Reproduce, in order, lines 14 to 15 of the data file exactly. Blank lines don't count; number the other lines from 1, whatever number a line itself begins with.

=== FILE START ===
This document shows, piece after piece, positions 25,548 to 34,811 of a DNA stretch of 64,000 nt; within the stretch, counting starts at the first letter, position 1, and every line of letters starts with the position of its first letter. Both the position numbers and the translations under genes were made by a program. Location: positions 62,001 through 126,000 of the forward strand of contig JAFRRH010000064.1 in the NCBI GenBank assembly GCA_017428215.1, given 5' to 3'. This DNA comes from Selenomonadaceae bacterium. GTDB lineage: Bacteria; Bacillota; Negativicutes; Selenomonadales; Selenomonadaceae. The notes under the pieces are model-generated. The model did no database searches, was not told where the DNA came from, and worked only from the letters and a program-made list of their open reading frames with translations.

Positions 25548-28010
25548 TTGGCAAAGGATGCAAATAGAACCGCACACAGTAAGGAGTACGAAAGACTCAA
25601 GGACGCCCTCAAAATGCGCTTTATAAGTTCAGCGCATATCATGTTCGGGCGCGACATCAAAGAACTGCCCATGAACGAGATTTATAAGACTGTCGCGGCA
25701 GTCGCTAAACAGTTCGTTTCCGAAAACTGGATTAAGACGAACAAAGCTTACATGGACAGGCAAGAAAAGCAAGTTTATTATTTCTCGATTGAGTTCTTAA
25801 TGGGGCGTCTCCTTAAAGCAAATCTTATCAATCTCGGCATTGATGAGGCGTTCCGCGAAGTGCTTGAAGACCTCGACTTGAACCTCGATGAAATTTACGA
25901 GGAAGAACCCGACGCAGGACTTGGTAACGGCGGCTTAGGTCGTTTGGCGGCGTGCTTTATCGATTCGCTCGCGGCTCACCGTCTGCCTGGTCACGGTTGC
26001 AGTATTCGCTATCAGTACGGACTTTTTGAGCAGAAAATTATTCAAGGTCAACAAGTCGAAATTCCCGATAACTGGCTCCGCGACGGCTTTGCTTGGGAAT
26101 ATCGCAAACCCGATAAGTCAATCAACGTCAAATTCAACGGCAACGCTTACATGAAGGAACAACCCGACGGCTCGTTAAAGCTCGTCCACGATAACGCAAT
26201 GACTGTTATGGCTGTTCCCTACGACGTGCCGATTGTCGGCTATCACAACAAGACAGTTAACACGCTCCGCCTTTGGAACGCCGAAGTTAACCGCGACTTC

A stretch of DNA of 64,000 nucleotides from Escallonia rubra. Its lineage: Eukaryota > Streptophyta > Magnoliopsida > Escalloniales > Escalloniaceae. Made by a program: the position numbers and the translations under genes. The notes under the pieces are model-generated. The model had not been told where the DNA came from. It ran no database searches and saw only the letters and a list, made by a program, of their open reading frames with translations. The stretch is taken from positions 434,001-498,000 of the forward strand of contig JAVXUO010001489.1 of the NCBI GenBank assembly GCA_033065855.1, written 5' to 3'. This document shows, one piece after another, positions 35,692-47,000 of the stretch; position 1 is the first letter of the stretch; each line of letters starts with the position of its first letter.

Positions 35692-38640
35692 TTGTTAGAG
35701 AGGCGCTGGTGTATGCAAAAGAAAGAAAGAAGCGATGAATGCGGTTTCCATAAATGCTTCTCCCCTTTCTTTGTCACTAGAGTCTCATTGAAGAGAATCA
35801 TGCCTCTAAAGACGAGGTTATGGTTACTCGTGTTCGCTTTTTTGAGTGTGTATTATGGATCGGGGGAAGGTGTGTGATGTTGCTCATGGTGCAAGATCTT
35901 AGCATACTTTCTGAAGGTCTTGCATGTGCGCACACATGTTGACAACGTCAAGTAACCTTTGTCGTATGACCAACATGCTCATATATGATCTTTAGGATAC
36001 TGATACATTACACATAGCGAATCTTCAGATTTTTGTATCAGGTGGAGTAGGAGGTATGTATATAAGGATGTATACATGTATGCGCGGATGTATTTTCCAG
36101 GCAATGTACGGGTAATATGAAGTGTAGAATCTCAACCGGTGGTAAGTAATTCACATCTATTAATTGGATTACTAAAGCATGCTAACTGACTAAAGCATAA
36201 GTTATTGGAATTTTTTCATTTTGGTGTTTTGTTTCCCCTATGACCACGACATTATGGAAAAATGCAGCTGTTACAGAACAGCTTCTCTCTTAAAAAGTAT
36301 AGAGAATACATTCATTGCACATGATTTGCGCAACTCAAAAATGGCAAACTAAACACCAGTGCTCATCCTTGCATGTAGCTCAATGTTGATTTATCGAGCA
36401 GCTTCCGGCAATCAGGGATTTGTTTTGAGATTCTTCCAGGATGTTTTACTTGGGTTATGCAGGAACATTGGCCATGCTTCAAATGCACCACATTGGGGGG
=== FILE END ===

35701 AGGCGCTGGTGTATGCAAAAGAAAGAAAGAAGCGATGAATGCGGTTTCCATAAATGCTTCTCCCCTTTCTTTGTCACTAGAGTCTCATTGAAGAGAATCA
35801 TGCCTCTAAAGACGAGGTTATGGTTACTCGTGTTCGCTTTTTTGAGTGTGTATTATGGATCGGGGGAAGGTGTGTGATGTTGCTCATGGTGCAAGATCTT